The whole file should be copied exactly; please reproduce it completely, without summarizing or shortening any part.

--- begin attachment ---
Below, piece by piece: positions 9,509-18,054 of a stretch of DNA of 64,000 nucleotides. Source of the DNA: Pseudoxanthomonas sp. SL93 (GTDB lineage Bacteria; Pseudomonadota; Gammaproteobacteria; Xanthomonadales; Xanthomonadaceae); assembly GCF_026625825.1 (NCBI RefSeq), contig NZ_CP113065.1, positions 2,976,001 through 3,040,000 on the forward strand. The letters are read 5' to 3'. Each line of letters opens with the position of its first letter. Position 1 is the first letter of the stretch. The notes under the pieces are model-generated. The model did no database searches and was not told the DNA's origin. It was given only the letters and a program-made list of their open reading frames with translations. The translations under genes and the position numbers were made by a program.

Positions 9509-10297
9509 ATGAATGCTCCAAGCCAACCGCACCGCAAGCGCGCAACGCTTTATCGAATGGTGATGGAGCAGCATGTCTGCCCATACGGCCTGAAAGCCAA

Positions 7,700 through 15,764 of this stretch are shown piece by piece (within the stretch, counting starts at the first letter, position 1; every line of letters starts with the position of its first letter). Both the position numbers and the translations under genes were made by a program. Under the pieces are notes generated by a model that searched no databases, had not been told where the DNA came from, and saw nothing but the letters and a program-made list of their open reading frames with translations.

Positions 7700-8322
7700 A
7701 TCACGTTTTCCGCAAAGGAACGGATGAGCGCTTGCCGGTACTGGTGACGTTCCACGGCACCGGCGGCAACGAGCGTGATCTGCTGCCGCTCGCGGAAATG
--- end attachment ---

Below, piece by piece: positions 9,509-18,054 of a stretch of DNA of 64,000 nucleotides. Source of the DNA: Pseudoxanthomonas sp. SL93 (GTDB lineage Bacteria; Pseudomonadota; Gammaproteobacteria; Xanthomonadales; Xanthomonadaceae); assembly GCF_026625825.1 (NCBI RefSeq), contig NZ_CP113065.1, positions 2,976,001 through 3,040,000 on the forward strand. The letters are read 5' to 3'. Each line of letters opens with the position of its first letter. Position 1 is the first letter of the stretch. The notes under the pieces are model-generated. The model did no database searches and was not told the DNA's origin. It was given only the letters and a program-made list of their open reading frames with translations. The translations under genes and the position numbers were made by a program.

Positions 9509-10297
9509 ATGAATGCTCCAAGCCAACCGCACCGCAAGCGCGCAACGCTTTATCGAATGGTGATGGAGCAGCATGTCTGCCCATACGGCCTGAAAGCCAA

Positions 7,700 through 15,764 of this stretch are shown piece by piece (within the stretch, counting starts at the first letter, position 1; every line of letters starts with the position of its first letter). Both the position numbers and the translations under genes were made by a program. Under the pieces are notes generated by a model that searched no databases, had not been told where the DNA came from, and saw nothing but the letters and a program-made list of their open reading frames with translations.

Positions 7700-8322
7700 A
7701 TCACGTTTTCCGCAAAGGAACGGATGAGCGCTTGCCGGTACTGGTGACGTTCCACGGCACCGGCGGCAACGAGCGTGATCTGCTGCCGCTCGCGGAAATG